- Postsecondary leaders and advocates interested in equity and access issues in higher education
Speakers and Panelists include:
- Keynote by Dr. April Kedrowicz, North Carolina State University, an expert on how to teach discipline-specific forms of communication;
- Keynote by Ross Perlin, author of Intern Nation: How to Earn Nothing and Learn Little in the Brave New Economy (2011);
- Cindy Ann Kilgo, Assistant Professor of Higher Education Administration, University of Alabama
- Alex Frenette, Assistant Professor of Sociology, Vanderbilt University
- Darryl Ann Watkins, United Negro College Fund, Senior Program Manager, Career Pathways Initiative
- Christian Corrales, University of Texas-El Paso, Employer & Community Relations Manager
- More to come
Co-Sponsored by WISCAPE and UW System
Friday, September 28th, 2018, 8:30am – 6:00pm
Pyle Center Vandeberg Auditorium, 121
The goals of the inaugural College Internship Symposium are as follows:
- To convey and discuss the current state of empirical research on college internships.
- To cultivate a community of scholars, practitioners, and policymakers involved in studying and implementing college internships in order to provide networking and collaborative opportunities.
- To provide a venue for in-depth discussions regarding critical design, legal, and institutionalization issues related to college internships.
- To catalyze changes in how colleges, universities, and employers design internships so that they are equitable and high-quality for all students.
- To put student interests and welfare at the center of debates and policymaking regarding college internships.
Speakers who will be discussing findings from their recent research on internships include:
Carrie Shandra (Sociology, University of Stony Brook) – Implications of offering course credit for internships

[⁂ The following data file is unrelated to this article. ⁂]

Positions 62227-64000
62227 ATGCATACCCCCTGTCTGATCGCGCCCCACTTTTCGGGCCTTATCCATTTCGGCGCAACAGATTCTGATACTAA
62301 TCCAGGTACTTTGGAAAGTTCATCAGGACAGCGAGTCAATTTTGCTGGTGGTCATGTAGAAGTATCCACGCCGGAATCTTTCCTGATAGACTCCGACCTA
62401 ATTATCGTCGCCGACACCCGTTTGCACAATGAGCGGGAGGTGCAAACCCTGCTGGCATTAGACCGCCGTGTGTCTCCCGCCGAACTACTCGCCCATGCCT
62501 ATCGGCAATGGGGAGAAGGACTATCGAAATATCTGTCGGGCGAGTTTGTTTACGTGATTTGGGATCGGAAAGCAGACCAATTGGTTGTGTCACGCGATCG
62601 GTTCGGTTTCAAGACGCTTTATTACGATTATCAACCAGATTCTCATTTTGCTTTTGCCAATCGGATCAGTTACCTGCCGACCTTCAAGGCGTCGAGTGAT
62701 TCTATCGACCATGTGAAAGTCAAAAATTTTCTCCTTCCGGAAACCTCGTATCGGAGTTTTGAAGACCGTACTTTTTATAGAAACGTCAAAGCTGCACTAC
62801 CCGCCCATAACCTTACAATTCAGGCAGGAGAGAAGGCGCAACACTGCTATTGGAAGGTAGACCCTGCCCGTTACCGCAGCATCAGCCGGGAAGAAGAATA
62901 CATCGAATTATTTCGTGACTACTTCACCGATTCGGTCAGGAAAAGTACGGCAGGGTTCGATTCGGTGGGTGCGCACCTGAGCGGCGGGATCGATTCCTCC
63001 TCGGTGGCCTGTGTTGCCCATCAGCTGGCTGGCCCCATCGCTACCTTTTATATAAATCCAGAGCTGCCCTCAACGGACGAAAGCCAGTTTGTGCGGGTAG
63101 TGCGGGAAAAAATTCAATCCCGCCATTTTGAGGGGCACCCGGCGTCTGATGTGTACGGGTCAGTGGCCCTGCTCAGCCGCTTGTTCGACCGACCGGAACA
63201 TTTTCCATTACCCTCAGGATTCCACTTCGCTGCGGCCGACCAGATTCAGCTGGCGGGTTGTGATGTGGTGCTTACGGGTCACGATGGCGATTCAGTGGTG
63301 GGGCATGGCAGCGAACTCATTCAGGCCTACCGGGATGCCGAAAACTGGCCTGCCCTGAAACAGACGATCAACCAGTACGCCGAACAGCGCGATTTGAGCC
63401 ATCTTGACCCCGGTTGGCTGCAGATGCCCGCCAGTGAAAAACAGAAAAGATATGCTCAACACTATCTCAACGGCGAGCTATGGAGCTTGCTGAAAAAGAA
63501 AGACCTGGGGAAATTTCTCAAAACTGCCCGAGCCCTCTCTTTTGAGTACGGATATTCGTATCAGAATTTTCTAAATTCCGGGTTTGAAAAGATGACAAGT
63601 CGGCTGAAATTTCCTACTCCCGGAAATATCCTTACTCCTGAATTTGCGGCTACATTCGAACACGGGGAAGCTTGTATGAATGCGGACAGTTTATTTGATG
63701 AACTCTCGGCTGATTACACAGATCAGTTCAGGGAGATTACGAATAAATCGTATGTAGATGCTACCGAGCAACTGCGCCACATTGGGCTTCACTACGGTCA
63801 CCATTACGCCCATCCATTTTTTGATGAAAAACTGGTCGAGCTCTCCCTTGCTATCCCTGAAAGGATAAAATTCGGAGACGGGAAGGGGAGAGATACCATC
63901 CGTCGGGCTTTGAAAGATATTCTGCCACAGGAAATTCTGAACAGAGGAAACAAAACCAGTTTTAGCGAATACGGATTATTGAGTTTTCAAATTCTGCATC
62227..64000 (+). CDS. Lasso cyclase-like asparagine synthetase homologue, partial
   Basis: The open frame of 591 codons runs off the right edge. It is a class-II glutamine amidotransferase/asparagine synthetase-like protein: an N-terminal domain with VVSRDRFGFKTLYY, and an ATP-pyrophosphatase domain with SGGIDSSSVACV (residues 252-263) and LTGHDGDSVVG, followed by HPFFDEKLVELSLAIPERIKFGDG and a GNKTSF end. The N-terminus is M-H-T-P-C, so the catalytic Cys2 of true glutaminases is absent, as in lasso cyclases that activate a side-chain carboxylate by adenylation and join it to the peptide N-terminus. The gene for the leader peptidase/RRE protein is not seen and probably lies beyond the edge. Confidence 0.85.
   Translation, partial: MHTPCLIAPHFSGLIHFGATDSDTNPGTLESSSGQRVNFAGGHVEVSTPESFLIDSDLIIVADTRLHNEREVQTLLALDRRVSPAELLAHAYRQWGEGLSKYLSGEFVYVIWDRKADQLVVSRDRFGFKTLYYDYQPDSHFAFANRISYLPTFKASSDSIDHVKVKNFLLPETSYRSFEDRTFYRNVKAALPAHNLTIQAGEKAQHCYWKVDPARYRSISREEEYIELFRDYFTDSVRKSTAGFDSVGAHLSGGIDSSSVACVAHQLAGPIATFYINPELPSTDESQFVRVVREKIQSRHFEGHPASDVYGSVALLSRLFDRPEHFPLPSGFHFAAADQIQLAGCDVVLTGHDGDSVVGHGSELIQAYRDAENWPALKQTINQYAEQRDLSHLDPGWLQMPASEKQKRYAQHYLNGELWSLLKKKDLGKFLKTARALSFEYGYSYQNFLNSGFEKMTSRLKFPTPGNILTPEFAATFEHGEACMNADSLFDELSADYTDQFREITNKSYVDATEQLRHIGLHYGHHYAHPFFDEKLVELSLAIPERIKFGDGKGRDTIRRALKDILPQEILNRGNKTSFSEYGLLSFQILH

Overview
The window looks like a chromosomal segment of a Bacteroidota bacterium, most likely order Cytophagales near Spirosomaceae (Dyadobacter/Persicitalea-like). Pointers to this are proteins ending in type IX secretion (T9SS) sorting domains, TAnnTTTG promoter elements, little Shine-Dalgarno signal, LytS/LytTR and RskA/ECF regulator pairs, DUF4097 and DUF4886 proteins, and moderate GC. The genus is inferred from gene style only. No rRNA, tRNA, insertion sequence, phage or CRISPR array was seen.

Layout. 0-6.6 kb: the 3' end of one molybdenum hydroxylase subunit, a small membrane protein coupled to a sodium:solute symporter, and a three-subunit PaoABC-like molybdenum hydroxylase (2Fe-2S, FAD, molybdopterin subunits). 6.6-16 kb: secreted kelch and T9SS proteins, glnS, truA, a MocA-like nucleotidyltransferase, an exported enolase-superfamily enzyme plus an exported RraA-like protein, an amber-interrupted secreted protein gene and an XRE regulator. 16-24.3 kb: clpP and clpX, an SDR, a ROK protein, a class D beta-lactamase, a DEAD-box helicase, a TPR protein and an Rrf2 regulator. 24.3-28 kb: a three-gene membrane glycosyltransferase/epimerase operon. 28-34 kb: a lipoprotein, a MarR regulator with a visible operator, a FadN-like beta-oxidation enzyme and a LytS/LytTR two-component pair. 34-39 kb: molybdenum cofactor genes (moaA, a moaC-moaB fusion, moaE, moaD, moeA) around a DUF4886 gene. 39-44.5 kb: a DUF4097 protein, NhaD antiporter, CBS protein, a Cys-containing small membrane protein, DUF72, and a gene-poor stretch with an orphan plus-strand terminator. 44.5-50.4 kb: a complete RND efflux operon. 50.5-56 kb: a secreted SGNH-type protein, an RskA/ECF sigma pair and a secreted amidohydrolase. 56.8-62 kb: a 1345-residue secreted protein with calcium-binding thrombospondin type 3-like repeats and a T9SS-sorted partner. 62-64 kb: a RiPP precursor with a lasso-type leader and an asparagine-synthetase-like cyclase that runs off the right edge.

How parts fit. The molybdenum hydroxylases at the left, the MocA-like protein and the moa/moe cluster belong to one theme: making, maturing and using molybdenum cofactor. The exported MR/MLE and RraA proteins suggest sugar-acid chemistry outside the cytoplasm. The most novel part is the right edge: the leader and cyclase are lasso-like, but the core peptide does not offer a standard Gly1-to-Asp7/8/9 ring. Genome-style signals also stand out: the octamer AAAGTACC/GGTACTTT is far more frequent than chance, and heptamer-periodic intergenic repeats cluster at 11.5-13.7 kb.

John Nunley (Economics, University of Wisconsin-La Crosse) – Employer demand for internships
Patrick McHugh (Business and Management – George Washington University) – Comparative analysis of French and US internship characteristics and outcomes
Elizabeth Zachry Rutschow (Senior Associate – MDRC) – Evaluation of the Great Lakes Career Ready Internship Program
Janice Kenyatta (Internship Manager, Northampton Community College)
Panels at the Symposium will also highlight the voices of students and employers who have recently been involved with internship programs, the value of translational or applied research to make empirical findings actionable and useable, and recommendations for future research, policy, and practice.
Audience: We aim to reach a wide range of individuals and organizations that are engaged in designing, implementing, and supporting college internship programs that include:
- Career services professionals in community colleges, universities, and high schools;
- Internship program administrators/professionals;
- Students interested in pursuing internship opportunities;
- Employers interested in hosting internships;
- Faculty/instructors interested in designing quality internship experiences for students; and,
- Higher education administrators interested in institutionalizing quality internship programs.
Co-sponsors: Interdisciplinary Training Program in the Educational Sciences (ITP) at UW-Madison, WI Internship Initiative (WI DWD), SuccessWorks (UW-Madison, College of Letters & Sciences).